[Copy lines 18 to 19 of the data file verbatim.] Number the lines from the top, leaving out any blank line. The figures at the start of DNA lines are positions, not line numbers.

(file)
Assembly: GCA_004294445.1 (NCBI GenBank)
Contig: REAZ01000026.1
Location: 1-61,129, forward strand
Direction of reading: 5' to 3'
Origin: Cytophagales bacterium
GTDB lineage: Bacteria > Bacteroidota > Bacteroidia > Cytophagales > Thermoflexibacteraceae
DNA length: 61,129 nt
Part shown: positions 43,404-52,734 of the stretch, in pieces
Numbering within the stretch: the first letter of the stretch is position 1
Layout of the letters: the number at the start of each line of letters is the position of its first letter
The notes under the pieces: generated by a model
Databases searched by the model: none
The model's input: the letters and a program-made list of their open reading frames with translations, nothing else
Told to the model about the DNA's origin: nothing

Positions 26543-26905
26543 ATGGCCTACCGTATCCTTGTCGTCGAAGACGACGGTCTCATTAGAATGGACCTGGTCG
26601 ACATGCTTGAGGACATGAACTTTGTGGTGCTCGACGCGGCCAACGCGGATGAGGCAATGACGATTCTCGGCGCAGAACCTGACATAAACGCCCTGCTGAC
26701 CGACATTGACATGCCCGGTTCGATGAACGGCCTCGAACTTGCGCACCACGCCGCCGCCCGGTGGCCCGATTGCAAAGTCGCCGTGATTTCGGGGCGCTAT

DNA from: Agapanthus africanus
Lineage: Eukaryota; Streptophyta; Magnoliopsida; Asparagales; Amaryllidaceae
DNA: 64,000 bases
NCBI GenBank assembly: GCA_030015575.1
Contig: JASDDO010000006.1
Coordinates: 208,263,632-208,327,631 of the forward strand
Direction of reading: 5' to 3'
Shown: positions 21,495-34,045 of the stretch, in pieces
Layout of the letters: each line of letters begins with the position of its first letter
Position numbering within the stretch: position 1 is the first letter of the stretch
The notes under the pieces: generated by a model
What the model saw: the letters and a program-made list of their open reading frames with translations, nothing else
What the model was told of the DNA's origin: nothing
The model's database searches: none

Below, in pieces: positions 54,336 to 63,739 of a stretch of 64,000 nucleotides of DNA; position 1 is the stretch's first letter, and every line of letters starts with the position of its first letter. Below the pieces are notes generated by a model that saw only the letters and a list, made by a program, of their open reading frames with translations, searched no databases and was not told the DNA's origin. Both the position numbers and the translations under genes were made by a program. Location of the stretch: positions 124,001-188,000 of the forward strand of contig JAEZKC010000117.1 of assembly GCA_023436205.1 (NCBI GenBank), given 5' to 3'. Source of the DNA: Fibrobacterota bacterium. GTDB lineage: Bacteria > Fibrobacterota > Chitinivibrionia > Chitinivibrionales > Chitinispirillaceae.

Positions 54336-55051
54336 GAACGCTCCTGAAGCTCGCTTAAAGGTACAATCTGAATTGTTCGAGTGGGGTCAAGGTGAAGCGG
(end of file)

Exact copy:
26701 CGACATTGACATGCCCGGTTCGATGAACGGCCTCGAACTTGCGCACCACGCCGCCGCCCGGTGGCCCGATTGCAAAGTCGCCGTGATTTCGGGGCGCTAT

DNA from: Agapanthus africanus